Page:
COMPUTER STUDIES

B.Sc. Information & Communication Technology

AIM OF ICT PROGRAMME 
This programme aims to provide ICT graduates with skills and knowledge to take on appropriate professional positions in Information Technology upon graduation and grow into leadership positions or pursue research

INFORMATION COMMUNICATION TECHNOLOGY
The past few decades have seen the computing field expand dramatically, from a small group of academics mostly in mathematics and electrical engineering, to a full academic discipline known as computer science, to even more computer-related disciplines in the last decade. These are Information and Communication Technology (ICT), Information Systems, Computer Engineering, Computer Science, and Software Engineering.

The academic discipline of ICT can well be characterized as the most integrative of the computing disciplines. One implication of this characteristic is that a graduate of an ICT programme should be the first one to take responsibility to resolve a computing need, no matter the source or description of the problem, and no matter the solution that is eventually adopted. The depth of ICT lies in scope: an ICT graduate’s knowledge needs to be broad enough to recognize any computing need and know something about possible solutions.

The ICT graduate would be the one to select, create or assist to create, apply, integrate, and administer the solution within the application context.

ICT in its broadest sense encompasses all aspects of computing technology. ICT, as an academic discipline, is concerned with issues related to advocating for users and meeting their needs within an organizational and societal context through the selection, creation, application, integration and administration of computing technologies.

B.Sc. Computer Science

AIM OF THE COMPUTER SCIENCE PROGRAMME: 
This programme aims to provide computer science graduates with skills and knowledge to take on appropriate professional positions in computer science and technology upon graduation and grow into leadership positions or pursue research or graduate studies in the field.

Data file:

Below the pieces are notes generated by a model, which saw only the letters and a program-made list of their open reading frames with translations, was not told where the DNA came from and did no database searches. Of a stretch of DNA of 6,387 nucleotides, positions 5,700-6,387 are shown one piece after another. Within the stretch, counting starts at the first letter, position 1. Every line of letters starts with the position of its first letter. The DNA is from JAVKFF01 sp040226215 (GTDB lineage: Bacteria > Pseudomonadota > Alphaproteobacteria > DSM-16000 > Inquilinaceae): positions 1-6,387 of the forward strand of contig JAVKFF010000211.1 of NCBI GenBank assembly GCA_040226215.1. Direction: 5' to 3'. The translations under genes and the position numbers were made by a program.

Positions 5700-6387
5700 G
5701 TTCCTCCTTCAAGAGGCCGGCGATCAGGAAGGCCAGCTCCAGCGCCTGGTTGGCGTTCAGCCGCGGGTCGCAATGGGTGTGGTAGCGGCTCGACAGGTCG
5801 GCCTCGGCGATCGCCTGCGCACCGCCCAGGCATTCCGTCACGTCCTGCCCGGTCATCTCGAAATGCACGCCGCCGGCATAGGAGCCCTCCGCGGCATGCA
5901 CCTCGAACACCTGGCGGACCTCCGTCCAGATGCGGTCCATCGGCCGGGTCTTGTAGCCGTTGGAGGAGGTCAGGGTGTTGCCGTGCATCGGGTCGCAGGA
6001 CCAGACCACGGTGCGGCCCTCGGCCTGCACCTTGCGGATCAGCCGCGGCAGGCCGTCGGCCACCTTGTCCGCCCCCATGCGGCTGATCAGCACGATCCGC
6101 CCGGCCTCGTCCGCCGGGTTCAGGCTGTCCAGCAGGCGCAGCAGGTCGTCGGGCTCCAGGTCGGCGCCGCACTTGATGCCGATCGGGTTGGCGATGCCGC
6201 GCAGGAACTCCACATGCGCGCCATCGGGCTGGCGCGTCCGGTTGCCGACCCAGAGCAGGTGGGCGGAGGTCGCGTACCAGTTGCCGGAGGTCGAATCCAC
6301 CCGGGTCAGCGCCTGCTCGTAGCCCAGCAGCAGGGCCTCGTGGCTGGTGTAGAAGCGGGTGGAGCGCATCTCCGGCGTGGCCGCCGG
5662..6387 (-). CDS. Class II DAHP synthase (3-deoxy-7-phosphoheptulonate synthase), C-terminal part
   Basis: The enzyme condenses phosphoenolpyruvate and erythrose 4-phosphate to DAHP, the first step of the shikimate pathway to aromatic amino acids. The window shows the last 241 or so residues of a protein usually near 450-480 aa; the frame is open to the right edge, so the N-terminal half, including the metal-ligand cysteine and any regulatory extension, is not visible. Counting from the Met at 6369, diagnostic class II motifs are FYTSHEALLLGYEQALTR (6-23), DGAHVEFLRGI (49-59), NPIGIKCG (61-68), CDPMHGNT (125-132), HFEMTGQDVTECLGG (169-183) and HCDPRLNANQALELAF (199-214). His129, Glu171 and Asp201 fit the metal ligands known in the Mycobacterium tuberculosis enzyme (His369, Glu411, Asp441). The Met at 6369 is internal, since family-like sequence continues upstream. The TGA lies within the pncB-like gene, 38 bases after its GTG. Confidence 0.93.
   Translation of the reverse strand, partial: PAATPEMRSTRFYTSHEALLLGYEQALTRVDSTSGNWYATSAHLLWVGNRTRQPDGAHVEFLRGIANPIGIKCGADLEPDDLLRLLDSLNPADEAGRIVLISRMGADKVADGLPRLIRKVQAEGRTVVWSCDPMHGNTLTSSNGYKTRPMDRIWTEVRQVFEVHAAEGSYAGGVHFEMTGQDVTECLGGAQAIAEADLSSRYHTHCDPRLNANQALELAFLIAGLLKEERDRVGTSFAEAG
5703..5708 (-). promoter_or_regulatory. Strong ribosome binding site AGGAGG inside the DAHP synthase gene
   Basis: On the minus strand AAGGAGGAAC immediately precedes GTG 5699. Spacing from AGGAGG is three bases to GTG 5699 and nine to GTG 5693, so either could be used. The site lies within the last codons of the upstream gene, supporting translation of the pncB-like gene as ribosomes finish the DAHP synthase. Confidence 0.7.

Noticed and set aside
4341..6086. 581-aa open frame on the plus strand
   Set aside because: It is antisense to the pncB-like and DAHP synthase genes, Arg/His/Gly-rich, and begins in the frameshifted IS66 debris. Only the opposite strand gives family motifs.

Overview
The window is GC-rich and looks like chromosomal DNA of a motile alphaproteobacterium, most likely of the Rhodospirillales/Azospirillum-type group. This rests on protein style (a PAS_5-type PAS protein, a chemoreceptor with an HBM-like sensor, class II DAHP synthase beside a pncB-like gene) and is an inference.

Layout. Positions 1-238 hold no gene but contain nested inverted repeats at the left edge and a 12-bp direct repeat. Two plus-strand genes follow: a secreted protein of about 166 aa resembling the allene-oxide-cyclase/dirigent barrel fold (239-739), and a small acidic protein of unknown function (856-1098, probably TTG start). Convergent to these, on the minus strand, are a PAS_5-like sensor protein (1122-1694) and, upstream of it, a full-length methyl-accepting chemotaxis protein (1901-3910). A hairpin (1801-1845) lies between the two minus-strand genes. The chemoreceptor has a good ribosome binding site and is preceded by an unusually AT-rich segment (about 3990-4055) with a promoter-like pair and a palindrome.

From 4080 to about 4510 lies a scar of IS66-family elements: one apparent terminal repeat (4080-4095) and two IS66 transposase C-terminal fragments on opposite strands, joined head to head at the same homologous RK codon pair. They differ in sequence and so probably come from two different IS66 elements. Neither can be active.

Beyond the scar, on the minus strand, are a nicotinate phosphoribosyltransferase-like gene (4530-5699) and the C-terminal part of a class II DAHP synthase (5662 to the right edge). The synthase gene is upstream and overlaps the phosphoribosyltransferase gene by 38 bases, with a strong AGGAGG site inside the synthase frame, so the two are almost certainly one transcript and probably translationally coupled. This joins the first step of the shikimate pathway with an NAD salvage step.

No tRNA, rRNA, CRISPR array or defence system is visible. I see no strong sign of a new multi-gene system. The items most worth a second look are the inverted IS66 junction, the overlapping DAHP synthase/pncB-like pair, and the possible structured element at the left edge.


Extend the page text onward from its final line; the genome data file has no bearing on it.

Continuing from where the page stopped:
COMPUTER SCIENCE
The past few decades have seen the computing field expand dramatically, from a small group of academics mostly in mathematics and electrical engineering, to a full academic discipline known as computer science, to even more computer-related disciplines since the mid- eighties. These are Information and Communication Technology (ICT), Information Systems, Computer Engineering, Computer Science, and Software Engineering.

The academic discipline of Computer Science can well be characterized as the backbone of integrative computing disciplines. One implication of this characteristic is that a graduate of a computer science programme should be the first one to take responsibility to resolve a computing need, no matter the source or description of the problem. The depth of Computer Science lies in its scope: a computer science graduate’s knowledge needs to be broad enough to recognize any computing need and develop appropriate solutions to problems.
Computer Science in its broadest sense encompasses all aspects of computing technology. Computer Science, as an academic discipline, is concerned with issues related to developing applications and hardware, advocating for users and meeting their needs within an organizational and societal context through the selection, creation, application, integration and administration of computing technologies.